Peru has long been a backpacker’s paradise; however, this “Empire of Hidden Treasures” has now entered into the limelight as a must-see travel destination for upscale travelers as well. From riverboat expeditions deep in its exotic rainforest, to journeys along its vast coastal desert – traveling via the breathtaking peaks of the Andes in between – Peru has a staggering variety of places to visit. Indeed, Peru is a country that offers something for everyone. Here we outline our 10 favorite spots in a land that is more complex than its fine tapestries.
1. Machu Picchu: the mecca of South American travel
The thought of Peru typically evokes the image of this country’s emblematic Machu Picchu citadel, the “Lost City of the Inca.” Peru’s most popular tourist attraction and one of the planet’s most perplexing archaeological enigmas, Machu Picchu is located 7,000 feet (2,100 meters) above sea level in the Andes Mountains, which begs the existential question as to how many of its stone blocks, some weighing more than 50 tons, reached the site and were cut and fitted together in such a precise manner. This UNESCO-declared World Heritage Site is also one of today’s Seven Wonders of the World.
For its breathtaking beauty situated in such rugged geography, amazed and entranced visitors make their once-in-a-lifetime pilgrimage to this site to contemplate its houses, temples, fountains and baths, in addition to its agricultural terraces and evidences of an irrigation system. Most leave with only one word to describe the experience: “incomparable.”
2. “Sacred Valley of the Inca” (Urubamba Valley)
Together with Machu Picchu, Urubamba Valley (also known as the “Sacred Valley of the Inca”) is another must-visit destinations in Peru. Though the valley roughly lies between Machu Picchu and the city of Cusco, its altitude is more than 600 meters lower, thereby providing it with a warmer micro-climate and allowing travelers to better acclimatize to the region’s high altitudes. A visit here allows one to truly appreciate the grandeur and high level of development of the Inca civilization. Once the heartland of the Inca Empire, today this area retains numerous archaeological sites of interest and several typical indigenous villages in which you can get a sense of authentic day-to-day Andean life. These sites include the Inca towns of Písac and Ollantaytambo, with their stone-paved streets, stairways, arches, and atmospheric plazas; the Artisania and Chinchero markets, the Chincero Church… and so much more.
3. Cusco: the historic capital of the Inca Empire
Typically a jumping off point for exploring the nearby Machu Picchu citadel the Sacred Valley, Cusco is a destination that should definitely not be shortchanged in haste. The historic capital of the Inca Empire, the city possesses pre-Columbian buildings that earned it too a UNESCO “World Heritage Site” designation. Inca palaces of supreme beauty will be part of your daily walk through the streets, as will be the fine plazas, splendid churches and denizens who are so welcoming of visitors. The heart of the city is the main square, the “Plaza de Armas,” which is surrounded by restaurants, cafes and churches, while just outside the city limits is an important Inca site known as “Sacsayhuaman,” an enormous walled complex constructed of large limestone boulders. All of this makes Cusco one of most important tourist destinations in Peru.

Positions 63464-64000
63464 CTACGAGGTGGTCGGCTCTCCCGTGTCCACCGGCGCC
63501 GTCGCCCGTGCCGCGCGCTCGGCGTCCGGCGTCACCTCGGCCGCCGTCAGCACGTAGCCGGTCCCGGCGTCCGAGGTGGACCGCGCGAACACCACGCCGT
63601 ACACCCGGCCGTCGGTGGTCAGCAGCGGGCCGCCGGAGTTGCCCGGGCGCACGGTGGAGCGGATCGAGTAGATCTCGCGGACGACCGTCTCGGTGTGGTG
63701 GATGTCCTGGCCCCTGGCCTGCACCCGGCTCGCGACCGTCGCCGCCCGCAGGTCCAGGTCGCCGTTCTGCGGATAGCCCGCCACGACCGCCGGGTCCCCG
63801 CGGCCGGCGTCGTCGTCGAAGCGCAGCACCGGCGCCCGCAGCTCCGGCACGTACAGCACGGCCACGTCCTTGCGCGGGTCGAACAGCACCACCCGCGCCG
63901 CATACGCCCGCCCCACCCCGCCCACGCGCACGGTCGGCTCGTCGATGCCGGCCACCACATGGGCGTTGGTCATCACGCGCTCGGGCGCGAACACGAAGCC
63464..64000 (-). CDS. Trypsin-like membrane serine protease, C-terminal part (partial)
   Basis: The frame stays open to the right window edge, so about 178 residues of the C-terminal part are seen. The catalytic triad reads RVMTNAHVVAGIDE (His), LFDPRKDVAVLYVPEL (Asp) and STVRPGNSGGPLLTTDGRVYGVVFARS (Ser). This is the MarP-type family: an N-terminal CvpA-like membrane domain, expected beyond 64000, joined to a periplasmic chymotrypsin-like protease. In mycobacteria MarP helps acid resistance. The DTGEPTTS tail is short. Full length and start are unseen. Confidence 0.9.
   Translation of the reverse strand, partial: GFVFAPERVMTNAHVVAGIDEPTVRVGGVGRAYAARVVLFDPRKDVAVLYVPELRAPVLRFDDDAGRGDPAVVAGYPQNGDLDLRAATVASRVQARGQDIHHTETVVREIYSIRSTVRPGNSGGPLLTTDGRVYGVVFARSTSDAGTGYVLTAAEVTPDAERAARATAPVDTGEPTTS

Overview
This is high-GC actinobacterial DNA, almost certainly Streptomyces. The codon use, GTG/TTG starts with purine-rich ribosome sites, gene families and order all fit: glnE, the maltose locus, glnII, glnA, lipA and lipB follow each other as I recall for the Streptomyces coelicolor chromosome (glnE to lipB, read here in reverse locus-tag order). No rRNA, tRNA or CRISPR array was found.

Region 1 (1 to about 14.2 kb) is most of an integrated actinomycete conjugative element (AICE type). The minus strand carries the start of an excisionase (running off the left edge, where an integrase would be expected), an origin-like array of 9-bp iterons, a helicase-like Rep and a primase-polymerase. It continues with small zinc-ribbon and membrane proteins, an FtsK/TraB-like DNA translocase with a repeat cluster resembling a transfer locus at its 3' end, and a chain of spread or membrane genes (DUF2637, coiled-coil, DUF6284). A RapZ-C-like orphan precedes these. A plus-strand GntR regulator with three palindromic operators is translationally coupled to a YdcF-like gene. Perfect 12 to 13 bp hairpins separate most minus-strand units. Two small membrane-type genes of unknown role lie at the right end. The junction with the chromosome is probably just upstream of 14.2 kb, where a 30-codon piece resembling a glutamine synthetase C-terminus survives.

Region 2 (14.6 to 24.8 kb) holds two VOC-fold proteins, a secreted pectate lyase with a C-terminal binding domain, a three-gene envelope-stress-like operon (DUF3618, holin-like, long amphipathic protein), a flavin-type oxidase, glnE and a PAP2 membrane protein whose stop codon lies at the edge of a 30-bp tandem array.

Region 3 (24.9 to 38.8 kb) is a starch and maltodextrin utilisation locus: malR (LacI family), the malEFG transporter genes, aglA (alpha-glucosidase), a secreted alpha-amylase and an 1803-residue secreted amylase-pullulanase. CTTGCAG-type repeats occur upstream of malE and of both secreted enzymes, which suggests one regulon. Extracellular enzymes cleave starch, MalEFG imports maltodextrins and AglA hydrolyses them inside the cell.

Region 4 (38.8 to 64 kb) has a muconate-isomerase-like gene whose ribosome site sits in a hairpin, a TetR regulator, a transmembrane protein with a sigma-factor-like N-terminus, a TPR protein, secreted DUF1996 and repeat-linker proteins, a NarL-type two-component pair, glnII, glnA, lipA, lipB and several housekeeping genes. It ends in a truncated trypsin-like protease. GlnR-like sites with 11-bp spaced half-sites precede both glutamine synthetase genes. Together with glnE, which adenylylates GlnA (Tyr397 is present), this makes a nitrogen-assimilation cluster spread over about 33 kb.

4. Lake Titicaca and the Floating Islands of Uros
In ancient Andean cultures, Lake Titicaca is considered the birthplace of the Sun God, and today its shores and islands remain the home to peoples such as the Aymaras and Quechuas, who are among Peru’s oldest ethnic groups – predating the Incas by a thousand years. This means that traveling to this lake will allow you to explore traditional villages where Spanish is a second language, and where ancient myths and beliefs still hold true. In addition, you will see for yourself that this mystical and fascinating lake is South America’s largest (at 8,372 km2, or 3,232 sq. miles) and is the world’s highest navigable body of water (at 3,856 meters above sea level). To get you past anything touristy here, a good tour operator can introduce you to an authentic cultural experience at this idyllic destination.
5. Lima: a world center of gourmet fusion cuisine
Hungry for Peru? Get a taste of both local life and local cuisine with any visit to Lima. Recognized worldwide, the capital city’s food scene is hot, but it’s not just a flash in the stove-top pan. In recent years it has been widely touted as one of the world’s culinary hotspots, offering an array of exotic tastes that appeal to demanding palates. Lima’s laidback yet vibrant dining scene ranges from backstreet cevicherías to gourmet restaurants. And when you combine these restaurants with local “peñas” (folk music sessions), great casinos, salsa discos, pubs and great nightclubs, you have combinations that can’t be beat. Lima itself is Peru’s largest city.